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|When the low-carb hype doesn't add up||11/21/18|
|Vitamin D supplements don't prevent cancer or heart disease||11/14/18|
|Breakfast may not be as important as previously thought||11/07/18|
|Legumes may help prevent diabetes||10/31/18|
|More organic foods may mean less cancer, but the evidence isn't in||10/24/18|
|Corn oil better for cholesterol than coconut oil||10/17/18|
|The right fats help reduce age-related weight gain||10/10/18|
|Red meat in a Mediterranean-style Diet||10/03/18|
|Portion size and consumption, healthy foods edition||09/26/18|
|'Resistant starch' does not improve glycemic control||09/19/18|
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|Beverages vs. food: the source of sugar matters||09/05/18|
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The True "Heart Attack Proof" Diet
A couple of months ago a reader asked me for my opinion of Dr. Esselstyn's 'Heart Attack Proof' diet. This is essentially an extremely-low-fat diet that completely eliminates meat, fish, dairy, and all oils, including nuts. On the one hand, we know that extremely-low-fat diets are not the magic bullet in preventing heart disease that it once was thought to be (JAMA. 2006;295:655-666).
Eating Healthier After a Heart Attack
There is good research to show that once you've had a heart attack, you can reduce your risk of having another heart attack (or a stroke or other cardiovascular event) up to 35% by quitting smoking, exercising regularly, and improving your diet.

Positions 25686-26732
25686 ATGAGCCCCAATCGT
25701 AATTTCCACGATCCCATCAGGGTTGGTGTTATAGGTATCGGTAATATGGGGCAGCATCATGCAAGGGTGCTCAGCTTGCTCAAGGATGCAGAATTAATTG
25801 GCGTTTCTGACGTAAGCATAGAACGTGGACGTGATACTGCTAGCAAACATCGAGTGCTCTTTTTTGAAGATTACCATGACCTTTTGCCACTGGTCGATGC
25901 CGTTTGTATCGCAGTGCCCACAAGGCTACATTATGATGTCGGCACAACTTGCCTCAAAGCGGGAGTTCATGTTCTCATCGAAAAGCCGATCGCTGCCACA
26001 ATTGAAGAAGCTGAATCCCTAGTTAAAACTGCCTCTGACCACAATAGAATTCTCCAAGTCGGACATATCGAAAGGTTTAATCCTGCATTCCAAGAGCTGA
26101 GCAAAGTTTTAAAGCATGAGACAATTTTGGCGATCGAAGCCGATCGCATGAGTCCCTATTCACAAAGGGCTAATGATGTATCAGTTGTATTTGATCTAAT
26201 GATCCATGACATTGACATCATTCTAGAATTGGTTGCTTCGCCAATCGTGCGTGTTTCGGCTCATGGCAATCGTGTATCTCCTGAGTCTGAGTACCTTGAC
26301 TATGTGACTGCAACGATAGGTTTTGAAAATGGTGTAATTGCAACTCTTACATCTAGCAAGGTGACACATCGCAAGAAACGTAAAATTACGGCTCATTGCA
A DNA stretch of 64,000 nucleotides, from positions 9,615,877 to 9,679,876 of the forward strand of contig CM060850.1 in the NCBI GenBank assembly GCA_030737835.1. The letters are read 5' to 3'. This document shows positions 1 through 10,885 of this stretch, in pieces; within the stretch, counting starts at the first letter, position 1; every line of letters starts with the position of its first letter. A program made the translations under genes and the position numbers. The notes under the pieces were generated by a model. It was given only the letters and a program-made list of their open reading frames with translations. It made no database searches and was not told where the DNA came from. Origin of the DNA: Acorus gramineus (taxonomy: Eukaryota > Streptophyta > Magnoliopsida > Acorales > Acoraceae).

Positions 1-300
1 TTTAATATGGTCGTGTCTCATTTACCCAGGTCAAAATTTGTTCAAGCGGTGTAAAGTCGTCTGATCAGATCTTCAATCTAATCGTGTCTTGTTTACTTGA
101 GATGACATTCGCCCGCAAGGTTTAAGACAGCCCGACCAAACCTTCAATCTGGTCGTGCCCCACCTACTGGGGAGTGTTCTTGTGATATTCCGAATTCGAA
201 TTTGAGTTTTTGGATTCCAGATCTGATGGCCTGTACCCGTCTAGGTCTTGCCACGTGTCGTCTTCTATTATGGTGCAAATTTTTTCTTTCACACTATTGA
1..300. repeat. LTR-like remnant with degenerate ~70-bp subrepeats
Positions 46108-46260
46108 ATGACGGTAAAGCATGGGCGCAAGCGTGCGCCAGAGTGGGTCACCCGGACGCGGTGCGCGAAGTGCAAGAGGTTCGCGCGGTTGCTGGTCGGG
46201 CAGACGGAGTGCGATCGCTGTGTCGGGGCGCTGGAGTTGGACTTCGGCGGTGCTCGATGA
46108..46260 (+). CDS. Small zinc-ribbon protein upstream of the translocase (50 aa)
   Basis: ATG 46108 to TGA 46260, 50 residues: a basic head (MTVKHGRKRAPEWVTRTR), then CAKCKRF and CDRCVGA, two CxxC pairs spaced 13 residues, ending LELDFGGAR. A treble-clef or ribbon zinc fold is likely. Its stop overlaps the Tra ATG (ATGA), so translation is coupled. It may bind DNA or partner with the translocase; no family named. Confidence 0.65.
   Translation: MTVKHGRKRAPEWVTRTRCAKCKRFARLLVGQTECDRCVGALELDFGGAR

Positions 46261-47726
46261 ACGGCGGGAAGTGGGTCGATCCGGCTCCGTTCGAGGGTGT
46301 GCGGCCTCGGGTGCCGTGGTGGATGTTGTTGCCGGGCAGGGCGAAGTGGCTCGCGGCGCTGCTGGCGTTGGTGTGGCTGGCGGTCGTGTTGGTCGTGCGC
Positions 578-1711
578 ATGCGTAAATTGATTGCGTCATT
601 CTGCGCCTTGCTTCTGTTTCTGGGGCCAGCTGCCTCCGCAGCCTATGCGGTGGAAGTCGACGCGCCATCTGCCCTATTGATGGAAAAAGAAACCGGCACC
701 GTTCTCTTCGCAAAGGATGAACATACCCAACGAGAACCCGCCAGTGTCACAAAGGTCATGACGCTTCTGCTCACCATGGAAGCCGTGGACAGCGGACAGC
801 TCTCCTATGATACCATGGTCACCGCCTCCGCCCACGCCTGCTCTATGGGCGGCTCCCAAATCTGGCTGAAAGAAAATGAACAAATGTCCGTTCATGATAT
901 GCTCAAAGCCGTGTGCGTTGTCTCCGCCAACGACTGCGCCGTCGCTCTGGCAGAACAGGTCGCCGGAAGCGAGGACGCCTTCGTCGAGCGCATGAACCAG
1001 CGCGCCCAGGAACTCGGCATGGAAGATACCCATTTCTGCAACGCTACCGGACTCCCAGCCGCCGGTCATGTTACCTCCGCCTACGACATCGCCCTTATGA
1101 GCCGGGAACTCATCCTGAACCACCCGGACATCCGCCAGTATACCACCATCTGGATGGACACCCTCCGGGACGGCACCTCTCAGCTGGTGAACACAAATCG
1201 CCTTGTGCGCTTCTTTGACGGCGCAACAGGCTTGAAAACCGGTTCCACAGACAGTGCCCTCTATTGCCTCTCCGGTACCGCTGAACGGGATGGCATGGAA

Improve Your Diet, Live Longer - Even After a Heart Attack
This was an important finding, showing that even if your adherence to a Mediterranean-style diet wasn't perfect, just a few differences in your diet could improve your risk of surviving a heart attack. Yet the study looked only at the patients' diets before their heart attack - what happened if they improved their diet after their heart attack?
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We know that the Mediterranean Diet can help prevent cardiovascular disease, but what if you have an acute coronary event anyway? Dr. Panagiotakos and his team of researchers in Greece (Nutrition 2006(7-8);22:722-730) selected six major hospitals in Greece, and for a term of one year enrolled in their study almost all the patients in those hospitals who were diagnosed with acute coronary syndrome (meaning either a heart attack or unstable angina).
Once the patients had been treated and were stable, they were interviewed regarding their lifestyle habits (smoking, exercise, etc.) and demographic information. Their diet was assessed using a very detailed food frequency questionnaire that helped the researchers assess just how closely the patient’s diet matched the Mediterranean Diet. The researchers assigned points to the various components of the diet, with a maximum score of 55 being most closely matching the Mediterranean Diet. Patients were considered to have "high adherence" with a score of 36 or above, and "low adherence" with a score below 30.
The patients were then monitored through the first thirty days after their hospitalization, and their outcomes and final diagnosis were correlated with their Mediterranean Diet score.
The results are pretty astounding. A Mediterranean Diet score just 5 units higher than another patient's meant: 1) a 15% lower risk of having a heart attack (remember that not all patients had been hospitalized for a heart attack); 2) a 23% lower risk of dying during hospitalization; and 3) a 19% lower likelihood of having another cardiac event during the first 30 days after hospitalization for an initial cardiac event. Finally, those whose diet matched the Mediterranean Diet more closely tended to be those who were hospitalized for unstable angina, as opposed to those who were hospitalized for heart attack.
You don't have to follow the Mediterranean Diet perfectly to see its advantages for your heart. Look at my recent article on the components of the Mediterranean Diet to see where you might make one or two improvements in your adherence to the Diet.
First posted: July 11, 2006